To get insults across in Swedish there are two important things to know. The first is the fact that pronouncing word in a certain way can convey a lot more emotion than some “offensive” word would. Just saying ”Tönt!” (no literal translation, but similar to ”Geek” or ”Nerd”) in the right tone of voice can be a lot more insulting to a Swede than a long rant spiced with sexual or religious terms. The other thing is the Swedish culture. As I said before, the Lutheran church is no longer a significant influence on Swedes, but the Lutheran ethics are very much so. A “good Swede” is honest, diligent, loyal, faithful and never complains. Any insult that suggests the contrary is consequently very offensive. The middle class has historically been very important in defining Swedish culture. As opposed to nobility, who inherit their positions, middle class Swedes had to rely on the hard work stipulated by the Lutheran ethic and their own intelligence. In addition to the qualities mentions above, a good Swede also has to be intelligent, and that is the weakest point open to exploit. Nothing gets a Swede more annoyed than being called stupid or incompetent.

Unfortunately, Swedes are no better than others when it comes to insults directed at minorities or women. There are lots of derogative words referring to physical features, religious practices, sexual preferences and female attributes, but they are with few exceptions unimaginative and pretty boring, so I won’t bother describing them here.

Examples

Here are a few situations and examples of phrases and interjections that a Swede might say in them. The Swedish phrase is in bold face followed by a literal translation and the corresponding English phrase. Use at your own peril.

Situation: Your friend tells you that she has won $100.000 in a lottery

Det var som fan! - That is like the Devil! - Well, I’ll be damned!

Vilken jävla röta! - What fucking rot!! - You’re so fucking lucky!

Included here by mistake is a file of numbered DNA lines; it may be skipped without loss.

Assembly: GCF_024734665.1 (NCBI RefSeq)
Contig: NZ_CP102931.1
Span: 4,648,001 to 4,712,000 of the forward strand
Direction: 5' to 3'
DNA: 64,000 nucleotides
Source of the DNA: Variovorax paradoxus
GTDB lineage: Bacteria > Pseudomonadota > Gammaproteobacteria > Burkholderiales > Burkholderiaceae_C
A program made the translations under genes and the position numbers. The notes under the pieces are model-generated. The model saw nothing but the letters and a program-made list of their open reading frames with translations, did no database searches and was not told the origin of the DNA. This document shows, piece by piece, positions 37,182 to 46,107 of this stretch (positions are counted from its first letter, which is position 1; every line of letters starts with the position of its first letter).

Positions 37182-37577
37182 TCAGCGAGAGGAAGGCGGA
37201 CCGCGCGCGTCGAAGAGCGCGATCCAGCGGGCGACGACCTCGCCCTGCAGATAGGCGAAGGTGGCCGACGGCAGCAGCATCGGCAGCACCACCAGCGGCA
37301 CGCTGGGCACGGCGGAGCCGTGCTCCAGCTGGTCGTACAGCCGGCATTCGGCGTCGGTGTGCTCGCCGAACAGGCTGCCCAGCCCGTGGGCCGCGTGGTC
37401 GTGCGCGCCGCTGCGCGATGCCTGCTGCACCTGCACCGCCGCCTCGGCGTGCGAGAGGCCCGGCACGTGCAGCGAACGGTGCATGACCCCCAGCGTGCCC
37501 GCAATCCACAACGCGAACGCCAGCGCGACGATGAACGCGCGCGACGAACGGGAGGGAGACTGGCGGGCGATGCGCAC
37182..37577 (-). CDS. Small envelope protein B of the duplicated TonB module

Nej, dra åt helvete! - No, go to hell!! - Fuck off! (in disbelief)

Situation: Your line snaps as you’re reeling in a really big fish.

Vad i helvete? - What in hell?! - What the fuck?

Så jävla typiskt! - So devilishly typical!! - Fucking typical!

Jävla skitlina! - The devlils’ shit-line!! - Fucking piece-of-shit line!

Tror du inte att den satans fiskdjäveln kom undan? - Don’t you believe the devilish fish of Satan got away?! - Fuck me if that motherfucking fish didn’t get away!

Situation: Someone walks straight in front of your car and you have to slam on the brakes.

Vad fan gör du din jävla ärthjärna? - What the devil are you doing, you devilish pea-brain?! - What the fuck are you doing, you fucking shithead?

Har du piss i huvudet, eller? - Do you have piss in your head, or (what)?! - Are you fucking stupid?

Situation: A drunk gets annoying in a bar.

Dra åt helvete! - Go to hell!! - Fuck off!

Stick och brinn jävla fyllskalle. - Go burn, devilish drunk-skull.! - Take a hike, you fucking wino.

Situation: Your colleague has managed to erase all your work from the file server.

Vad fan har du gjort? - What the Devil did you do?! - What the fuck did you do?

Idiot! (with carefully placed emphasis) - Idiot.! - You motherfucking retard! I’m going to fucking kill you, your family, your dog and your fucking goldfish and then I will… (etc.)

Sources

Apart from my own foul Swedish mouth I have learned a lot from Professor Magnus Ljung of Stockholm University and Swedish linguist and comedian Fredrik Lindström. Unfortunalely none of these fine gentlemen have had their books translated to English. Another important source if information was fishing trips with my late grandfather, who was known to be able to swear continuously for two minutes without repeating himself.